My podcaster mate over there in Worcester, Massachusetts Steve Runner often asserts that Life is short but it should be long enough and he urges his listeners to Live life to the top. Easy to say but how many of us can say that we really make the most of our short time here? We are, most of us, stuck on a treadmill of education, career, family. Often it is only later in life that, if we are not by then stuck in a comfortable rut, do we strike out to seek the life we really wanted all along.
My Mum is 81. Dad died the best part of 30 years ago now. Instead of moping around she has since been travelling non-stop. If it’s not rambling around the Midlands with her walking group it’s travelling the length and breadth of the country by coach to see different places. Most years she’ll jet off to foreign parts – she’s been to Las Vegas several times. She has, in her latter years, lived life to the top.
I had a little dash at living my own dream there recently though it eventually fizzled out – for the present.
But the following story reaffirms that maybe everyone has the opportunity to, and deserves, a crack at the life of their choosing rather than following a path that is determined for them. A year ago my colleague M’s young daughter J was diagnosed with a rare form of cancer. Their world was turned upside down and their priorities changed overnight. Life became a nightmare of tests, treatment, more tests. M’s career as a legal secretary was put on hold. Fortunately J received the best attention and treatment in both Jersey and Southampton. Eventually M and her husband opted to take J to France to undergo more specialised, targeted treatment for the disease (M is French). After long months the famous day arrived when the all-clear was given. J returned to school in Jersey. Great happiness and rejoicing all round? No – strangely all M and her husband felt was emptiness and a sudden lack of purpose. Maybe the realisation that something fundamental had changed.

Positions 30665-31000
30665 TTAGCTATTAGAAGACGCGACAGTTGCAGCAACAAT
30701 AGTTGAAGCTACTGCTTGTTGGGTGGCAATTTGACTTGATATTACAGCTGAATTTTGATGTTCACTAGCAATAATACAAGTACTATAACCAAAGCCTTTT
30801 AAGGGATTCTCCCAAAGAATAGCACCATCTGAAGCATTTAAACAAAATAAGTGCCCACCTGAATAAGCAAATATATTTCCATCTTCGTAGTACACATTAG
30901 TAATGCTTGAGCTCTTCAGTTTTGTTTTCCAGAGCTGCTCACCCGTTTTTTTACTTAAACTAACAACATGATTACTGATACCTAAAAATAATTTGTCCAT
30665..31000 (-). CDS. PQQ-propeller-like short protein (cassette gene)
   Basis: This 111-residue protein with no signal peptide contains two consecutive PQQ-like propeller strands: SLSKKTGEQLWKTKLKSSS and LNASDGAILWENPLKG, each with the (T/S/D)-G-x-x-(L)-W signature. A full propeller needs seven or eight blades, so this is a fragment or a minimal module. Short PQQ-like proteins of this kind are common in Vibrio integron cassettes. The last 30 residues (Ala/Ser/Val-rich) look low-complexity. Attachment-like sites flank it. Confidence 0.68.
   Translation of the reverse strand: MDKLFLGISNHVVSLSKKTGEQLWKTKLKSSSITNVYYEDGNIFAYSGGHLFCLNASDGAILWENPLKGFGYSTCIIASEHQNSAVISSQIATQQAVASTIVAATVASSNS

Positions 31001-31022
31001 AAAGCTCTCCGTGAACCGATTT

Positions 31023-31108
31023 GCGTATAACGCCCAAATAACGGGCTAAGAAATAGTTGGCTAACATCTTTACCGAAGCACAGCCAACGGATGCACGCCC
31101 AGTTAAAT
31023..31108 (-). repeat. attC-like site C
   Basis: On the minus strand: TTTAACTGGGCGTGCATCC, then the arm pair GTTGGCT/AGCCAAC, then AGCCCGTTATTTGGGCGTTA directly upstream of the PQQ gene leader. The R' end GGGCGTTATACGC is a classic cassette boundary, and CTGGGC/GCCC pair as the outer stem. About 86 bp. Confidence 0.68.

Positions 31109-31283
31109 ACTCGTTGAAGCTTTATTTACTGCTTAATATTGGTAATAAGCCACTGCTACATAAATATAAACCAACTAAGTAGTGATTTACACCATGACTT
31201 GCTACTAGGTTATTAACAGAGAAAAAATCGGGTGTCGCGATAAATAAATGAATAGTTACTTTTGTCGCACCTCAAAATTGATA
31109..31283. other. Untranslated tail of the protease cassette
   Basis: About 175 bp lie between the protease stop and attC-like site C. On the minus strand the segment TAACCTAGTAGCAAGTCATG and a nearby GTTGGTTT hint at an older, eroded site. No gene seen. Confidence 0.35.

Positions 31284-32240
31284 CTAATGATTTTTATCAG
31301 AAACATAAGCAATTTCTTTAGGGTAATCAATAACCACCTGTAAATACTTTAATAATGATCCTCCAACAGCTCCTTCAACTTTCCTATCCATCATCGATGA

Then one morning recently M arrived at work and announced ‘I am going to make jam!’ What? The mischievous M that we had known was back. She told us that she is going to buy a share in an established jam-making concern in Brittany; she will spend time learning the trade, the nuts and bolts of the business before taking up the reins and seeking to improve and modernise the business, expand its customer base etc. J will go to school nearby, and near to her grandparents. Dad will commute to and from Jersey to work. Suddenly M has her dream. No one deserves it more. Henceforth she will be known as Mademoiselle Marmalade!